And tonight if your heart is as my heart
You’re my brother (or sister) so give me your hand

While it seemed as sort of a cute way to get people to shake hands, I used to tell people it summed up my theology.

I was reading a book by Alice Wynkoop, The Theology of Love.  As I was reading, I came upon a quote from Wesley. It was the same words as this song.  Wesley and I agreed.

As I told this story to that person that day, he said: what you hum you become. That’s true. Those words so rich from the red hymnal at Salem, replaced later by the blue hymnal in other churches, the melodies that ring in my heart as I hear Salem’s choir in my ear, all of them have been part of the transformation process.

When I lived in Connecticut I always had multiple children and often their friends in the station wagon or van. It took several years before we had a cassette player in one of those vehicles so I was dependent on the radio. There is a Christian radio station in CT, WIHS (We’re In His Service – 104.9 on your FM dial). This station played only hymns and traditional church music along with a lot of preaching and the classic radio program "Unshackled." Even though most were switching over to choruses and contemporary music, they played hymns. I really thought they were “old fashioned.” I wanted to bounce around to latest contemporary music.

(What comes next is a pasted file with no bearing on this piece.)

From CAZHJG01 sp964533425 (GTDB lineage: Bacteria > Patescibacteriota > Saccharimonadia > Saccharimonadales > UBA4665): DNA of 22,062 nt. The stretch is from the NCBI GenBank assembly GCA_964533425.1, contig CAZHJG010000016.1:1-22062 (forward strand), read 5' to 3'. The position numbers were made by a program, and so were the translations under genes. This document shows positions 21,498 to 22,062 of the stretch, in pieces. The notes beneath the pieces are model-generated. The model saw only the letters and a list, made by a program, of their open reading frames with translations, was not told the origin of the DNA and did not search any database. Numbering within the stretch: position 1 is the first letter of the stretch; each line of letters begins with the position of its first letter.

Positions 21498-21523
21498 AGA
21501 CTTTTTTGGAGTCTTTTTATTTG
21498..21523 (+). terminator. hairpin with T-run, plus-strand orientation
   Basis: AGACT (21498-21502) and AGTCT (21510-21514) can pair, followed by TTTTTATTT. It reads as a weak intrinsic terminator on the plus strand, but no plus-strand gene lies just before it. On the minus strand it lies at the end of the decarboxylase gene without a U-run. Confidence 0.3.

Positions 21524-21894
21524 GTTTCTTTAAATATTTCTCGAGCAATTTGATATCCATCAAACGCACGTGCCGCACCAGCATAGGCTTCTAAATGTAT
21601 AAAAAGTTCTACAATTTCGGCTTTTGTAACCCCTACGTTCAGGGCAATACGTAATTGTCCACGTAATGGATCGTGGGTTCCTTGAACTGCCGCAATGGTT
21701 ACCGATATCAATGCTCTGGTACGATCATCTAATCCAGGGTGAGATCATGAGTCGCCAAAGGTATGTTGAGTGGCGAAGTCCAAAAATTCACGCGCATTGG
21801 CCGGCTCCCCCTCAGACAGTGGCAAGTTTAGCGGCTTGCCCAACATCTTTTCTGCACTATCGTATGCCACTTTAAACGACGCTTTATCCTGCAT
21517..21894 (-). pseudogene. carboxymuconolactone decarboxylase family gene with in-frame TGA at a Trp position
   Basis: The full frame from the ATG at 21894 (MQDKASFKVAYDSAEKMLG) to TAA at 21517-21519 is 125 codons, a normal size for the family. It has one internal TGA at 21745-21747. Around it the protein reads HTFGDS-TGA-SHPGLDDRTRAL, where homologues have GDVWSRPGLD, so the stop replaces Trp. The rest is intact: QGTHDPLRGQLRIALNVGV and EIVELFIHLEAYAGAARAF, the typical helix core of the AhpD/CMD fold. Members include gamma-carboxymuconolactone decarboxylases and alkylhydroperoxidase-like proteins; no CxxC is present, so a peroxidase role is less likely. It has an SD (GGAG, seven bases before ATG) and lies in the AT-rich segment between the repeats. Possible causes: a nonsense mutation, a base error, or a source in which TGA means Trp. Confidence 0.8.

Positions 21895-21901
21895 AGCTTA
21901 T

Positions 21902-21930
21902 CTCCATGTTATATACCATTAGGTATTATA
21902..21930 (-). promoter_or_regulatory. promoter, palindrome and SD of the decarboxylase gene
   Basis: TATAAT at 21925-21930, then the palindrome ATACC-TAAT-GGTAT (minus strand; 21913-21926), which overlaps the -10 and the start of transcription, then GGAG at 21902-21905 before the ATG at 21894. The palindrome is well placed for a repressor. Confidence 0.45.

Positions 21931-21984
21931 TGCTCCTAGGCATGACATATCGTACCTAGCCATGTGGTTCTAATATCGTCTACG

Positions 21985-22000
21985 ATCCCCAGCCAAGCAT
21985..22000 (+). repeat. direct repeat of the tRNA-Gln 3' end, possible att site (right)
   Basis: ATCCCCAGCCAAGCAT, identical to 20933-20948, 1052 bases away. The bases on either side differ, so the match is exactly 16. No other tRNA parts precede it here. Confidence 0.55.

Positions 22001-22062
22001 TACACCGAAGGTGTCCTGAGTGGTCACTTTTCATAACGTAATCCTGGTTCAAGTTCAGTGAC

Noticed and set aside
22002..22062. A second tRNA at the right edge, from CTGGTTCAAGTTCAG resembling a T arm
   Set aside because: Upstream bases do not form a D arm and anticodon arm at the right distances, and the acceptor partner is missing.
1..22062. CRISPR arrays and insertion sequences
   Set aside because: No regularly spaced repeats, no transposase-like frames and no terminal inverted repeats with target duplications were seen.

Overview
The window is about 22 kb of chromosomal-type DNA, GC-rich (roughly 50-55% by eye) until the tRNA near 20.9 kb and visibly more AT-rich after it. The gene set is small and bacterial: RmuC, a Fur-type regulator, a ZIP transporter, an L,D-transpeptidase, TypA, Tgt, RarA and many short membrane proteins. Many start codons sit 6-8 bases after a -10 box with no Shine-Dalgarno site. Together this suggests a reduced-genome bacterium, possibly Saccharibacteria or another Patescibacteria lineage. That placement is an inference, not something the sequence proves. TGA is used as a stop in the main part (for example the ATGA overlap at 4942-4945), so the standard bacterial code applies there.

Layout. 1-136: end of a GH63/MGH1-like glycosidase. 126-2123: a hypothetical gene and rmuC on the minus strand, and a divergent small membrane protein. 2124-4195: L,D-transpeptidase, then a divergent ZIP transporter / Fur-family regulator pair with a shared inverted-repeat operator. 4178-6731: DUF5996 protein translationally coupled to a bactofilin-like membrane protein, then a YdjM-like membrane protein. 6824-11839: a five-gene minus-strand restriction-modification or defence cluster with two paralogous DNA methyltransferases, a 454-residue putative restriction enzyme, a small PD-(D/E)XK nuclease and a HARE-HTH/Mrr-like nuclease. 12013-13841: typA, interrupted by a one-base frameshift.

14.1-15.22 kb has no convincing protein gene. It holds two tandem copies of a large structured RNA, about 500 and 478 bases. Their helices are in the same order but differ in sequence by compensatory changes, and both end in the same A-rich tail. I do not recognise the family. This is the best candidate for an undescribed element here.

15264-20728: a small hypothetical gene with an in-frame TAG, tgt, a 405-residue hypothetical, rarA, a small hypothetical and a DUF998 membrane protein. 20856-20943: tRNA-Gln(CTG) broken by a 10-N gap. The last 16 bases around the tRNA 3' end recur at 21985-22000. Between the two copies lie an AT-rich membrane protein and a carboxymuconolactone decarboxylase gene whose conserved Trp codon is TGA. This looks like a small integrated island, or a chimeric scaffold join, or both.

My children would ask me: why do you listen to that “boring stuff?” I would reply that while it wasn’t my favorite, it was all we had to chose from for Christian music. I said what I feed my soul with will affect who I am. Whatever your taste in music may be, and mine includes such diversity as Matisyahu, remember - 

What you hum you become

3 comments:

  1. Hi Joyce,

    WIHS has a new manager and I am not sure if he is influencing it or not, but I am hearing a lot of Brooklyn Tabernacle, Carmen and other contemporary artists whom I recognize though they are never identified. Definitely, a Pentecostal flavor coming through. And they are doing worship material that we have sung at CCC.

    Sherrill

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  2. Joyce, thank you for giving me a heads up on this post. I've heard the Titland brothers' name. I'm sure my dad and my aunt would know them. I'll have to ask.

    I love the Norwegian accents and also remember so well how they sang certain words. I also remember we'd laugh when they'd say "yellow" for jello.

    There is a book I read almost every year called "First We Have Coffee" by Margaret Jensen. Have you heard of it? I love it and it reminds me of my grandparents so much. I always remember coffee breath too. :)

    Blessings,
    Debbie

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  3. Debbie - Yes, I've read the book. It is wonderful.
    Up here they do the Church Basement Ladies things and they talk a lot about yellow and hot dish. Last year we went to a 17 Mai event and the theme was all around yellow and hot dish -
    Love it!